A year ago, the post–Labor Day period was marked with rising prices at the pump thanks to a brutal hurricane season, among other factors. This year things are different, with prices remaining subdued even when concerns about strife in the Middle East dominate the news. According to this week’s Energy Information Administration report, the national average for a gallon of regular at the end of September was measured at $3.42, which is around 40¢ less than a year ago. The AAA Fuel Gauge Report indicates that gas prices dropped about 20¢ per gallon nationally in the past month. The gas experts at AAA indicate that the September dip was the largest seen since last October, and expect prices to keep inching lower in the weeks and months ahead.
“Gas prices could drop another 25¢ to 30¢ per gallon to the cheapest averages of the year barring significant refinery problems or higher oil costs,” AAA spokesman Avery Ash said via press release. “Averages in as many as five to 10 states could drop below $3 per gallon, but there is a floor to how low the national average can go given the very high cost of crude oil.”
The analysts at GasBuddy are basically on the same page, issuing a forecast in mid-September for prices to drop 20¢ to 25¢ by Halloween.
As of Tuesday, the national average stood at $3.39, just 10¢ higher than the lowest price seen thus far in 2013: $3.29 per gallon, the average at the beginning of January. Last year, which was an anomaly because September prices were so high, October saw a 26¢-per-gallon dip in the national average; the decrease in October 2011 wasn’t quite as dramatic, with a 13¢ drop in the national average for gas prices. But a gas-price drop in October is fairly standard, and so long as nothing unusual causes current trends to change abruptly, drivers should be seeing new 2013 lows at the pump by the end of the month.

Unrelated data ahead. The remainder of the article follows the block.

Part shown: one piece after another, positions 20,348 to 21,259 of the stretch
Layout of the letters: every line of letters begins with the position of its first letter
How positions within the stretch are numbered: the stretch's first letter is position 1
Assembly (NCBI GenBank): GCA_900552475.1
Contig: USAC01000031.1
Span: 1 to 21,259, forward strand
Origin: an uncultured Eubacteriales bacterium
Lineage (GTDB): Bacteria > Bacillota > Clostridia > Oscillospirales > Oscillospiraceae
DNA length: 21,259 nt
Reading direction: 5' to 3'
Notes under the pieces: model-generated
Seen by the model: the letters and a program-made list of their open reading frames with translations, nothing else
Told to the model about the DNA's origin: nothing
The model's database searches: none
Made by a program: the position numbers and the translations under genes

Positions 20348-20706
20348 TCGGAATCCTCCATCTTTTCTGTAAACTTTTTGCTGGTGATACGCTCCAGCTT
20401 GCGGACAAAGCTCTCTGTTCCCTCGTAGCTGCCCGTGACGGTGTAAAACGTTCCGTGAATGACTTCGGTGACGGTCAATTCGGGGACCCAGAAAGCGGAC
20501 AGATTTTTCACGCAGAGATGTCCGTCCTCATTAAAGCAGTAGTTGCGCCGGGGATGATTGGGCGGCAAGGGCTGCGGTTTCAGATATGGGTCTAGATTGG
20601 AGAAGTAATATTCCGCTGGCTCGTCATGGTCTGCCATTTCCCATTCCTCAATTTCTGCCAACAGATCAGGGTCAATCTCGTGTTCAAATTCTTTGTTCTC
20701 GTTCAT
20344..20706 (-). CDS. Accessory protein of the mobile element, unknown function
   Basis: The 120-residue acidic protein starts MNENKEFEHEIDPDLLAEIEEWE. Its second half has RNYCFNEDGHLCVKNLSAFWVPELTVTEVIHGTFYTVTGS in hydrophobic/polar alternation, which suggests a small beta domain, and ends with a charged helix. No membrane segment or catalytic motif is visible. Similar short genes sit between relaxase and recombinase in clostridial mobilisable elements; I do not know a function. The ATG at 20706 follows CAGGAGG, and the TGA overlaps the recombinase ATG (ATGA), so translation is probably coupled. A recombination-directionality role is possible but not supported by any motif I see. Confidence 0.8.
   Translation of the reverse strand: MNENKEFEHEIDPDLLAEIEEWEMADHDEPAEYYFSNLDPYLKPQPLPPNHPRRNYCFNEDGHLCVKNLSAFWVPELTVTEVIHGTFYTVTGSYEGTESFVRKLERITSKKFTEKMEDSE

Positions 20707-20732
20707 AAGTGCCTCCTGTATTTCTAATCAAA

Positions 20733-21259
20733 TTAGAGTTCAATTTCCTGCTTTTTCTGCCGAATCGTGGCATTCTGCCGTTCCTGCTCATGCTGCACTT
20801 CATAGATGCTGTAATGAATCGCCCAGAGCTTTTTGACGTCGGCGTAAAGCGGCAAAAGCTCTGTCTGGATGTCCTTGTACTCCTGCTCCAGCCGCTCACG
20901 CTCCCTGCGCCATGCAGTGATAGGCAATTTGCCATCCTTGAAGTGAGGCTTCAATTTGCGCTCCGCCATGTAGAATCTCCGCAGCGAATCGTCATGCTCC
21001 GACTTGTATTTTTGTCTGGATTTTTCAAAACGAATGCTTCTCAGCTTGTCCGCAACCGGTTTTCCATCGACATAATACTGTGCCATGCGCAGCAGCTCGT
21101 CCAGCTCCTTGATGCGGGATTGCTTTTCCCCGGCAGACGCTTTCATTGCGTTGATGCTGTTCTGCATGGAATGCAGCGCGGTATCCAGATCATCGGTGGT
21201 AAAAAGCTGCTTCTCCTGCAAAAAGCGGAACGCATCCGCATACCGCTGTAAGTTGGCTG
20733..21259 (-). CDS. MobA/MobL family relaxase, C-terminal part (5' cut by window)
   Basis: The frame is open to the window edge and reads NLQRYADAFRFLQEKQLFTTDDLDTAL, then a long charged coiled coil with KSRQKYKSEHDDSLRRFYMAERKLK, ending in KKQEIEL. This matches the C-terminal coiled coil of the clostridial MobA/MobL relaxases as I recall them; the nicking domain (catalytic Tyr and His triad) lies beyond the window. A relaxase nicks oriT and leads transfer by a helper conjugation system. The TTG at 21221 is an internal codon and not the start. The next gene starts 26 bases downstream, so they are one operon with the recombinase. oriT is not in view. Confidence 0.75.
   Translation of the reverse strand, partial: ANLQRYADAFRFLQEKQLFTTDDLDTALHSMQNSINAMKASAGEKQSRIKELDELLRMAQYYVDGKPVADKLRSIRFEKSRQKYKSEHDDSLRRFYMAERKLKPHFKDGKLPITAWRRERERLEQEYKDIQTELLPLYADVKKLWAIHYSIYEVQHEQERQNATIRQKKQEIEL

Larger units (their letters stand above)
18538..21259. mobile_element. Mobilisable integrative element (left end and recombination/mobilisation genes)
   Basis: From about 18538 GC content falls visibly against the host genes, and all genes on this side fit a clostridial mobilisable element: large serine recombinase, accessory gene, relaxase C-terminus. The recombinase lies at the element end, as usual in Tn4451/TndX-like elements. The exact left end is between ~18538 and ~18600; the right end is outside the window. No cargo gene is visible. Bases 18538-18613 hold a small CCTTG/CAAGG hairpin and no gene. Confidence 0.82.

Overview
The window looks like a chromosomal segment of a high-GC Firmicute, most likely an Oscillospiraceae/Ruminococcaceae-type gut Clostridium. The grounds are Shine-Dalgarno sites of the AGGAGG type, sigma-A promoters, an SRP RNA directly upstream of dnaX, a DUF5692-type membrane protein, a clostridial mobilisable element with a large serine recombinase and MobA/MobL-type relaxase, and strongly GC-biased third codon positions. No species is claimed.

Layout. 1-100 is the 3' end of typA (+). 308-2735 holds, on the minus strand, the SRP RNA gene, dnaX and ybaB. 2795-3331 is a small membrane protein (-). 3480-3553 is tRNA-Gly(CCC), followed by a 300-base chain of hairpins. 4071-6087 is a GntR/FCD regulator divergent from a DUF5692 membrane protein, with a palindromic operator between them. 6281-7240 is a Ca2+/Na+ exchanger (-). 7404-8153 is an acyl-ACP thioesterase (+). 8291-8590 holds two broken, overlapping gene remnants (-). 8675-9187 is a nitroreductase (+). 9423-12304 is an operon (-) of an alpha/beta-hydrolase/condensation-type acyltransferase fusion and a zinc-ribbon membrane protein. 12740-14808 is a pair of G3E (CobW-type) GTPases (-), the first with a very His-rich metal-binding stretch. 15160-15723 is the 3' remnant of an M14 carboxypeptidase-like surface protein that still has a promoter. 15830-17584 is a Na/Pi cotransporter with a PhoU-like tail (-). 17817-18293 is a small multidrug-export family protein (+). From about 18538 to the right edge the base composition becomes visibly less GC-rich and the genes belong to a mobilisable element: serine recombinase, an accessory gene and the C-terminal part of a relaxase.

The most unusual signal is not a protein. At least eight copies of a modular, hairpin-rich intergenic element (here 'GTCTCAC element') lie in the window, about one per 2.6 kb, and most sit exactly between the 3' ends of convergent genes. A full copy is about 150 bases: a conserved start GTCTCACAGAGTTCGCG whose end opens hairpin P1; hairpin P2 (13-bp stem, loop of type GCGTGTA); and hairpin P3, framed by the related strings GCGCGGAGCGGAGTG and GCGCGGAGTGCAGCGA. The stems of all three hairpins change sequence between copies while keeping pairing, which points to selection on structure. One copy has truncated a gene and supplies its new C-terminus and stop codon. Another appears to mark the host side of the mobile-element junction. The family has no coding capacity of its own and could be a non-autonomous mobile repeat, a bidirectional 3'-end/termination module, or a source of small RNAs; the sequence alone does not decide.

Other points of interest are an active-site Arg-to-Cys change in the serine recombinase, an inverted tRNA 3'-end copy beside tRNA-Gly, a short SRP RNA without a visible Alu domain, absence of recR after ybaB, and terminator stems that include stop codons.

In fact, something unusual is happening that could cause gas prices to drop at a faster pace than normal for October and beyond. Among the many expected effects of the federal-government shutdown that began on Tuesday are a general slowdown in the economy and diminished demand for oil and gas. The price of oil futures sank to the lowest level in three months on the eve of the shutdown, and the longer the shutdown, the longer it is likely that oil futures — and subsequently, prices posted at gas stations — will keep heading south.
“The economy will slow down, confidence will slide, and demand for crude will be hurt,” Evan Lucas, an analyst with IG, told the Associated Press on Monday. “There will be a real snowball effect if the partial shutdown goes ahead.” As we now know, the shutdown is proceeding ahead. Lower gas demand and lower gas prices are likely to come as a result, but the shutdown is also expected to hammer the economy in general, to the tune of $1 billion per week, by some estimates.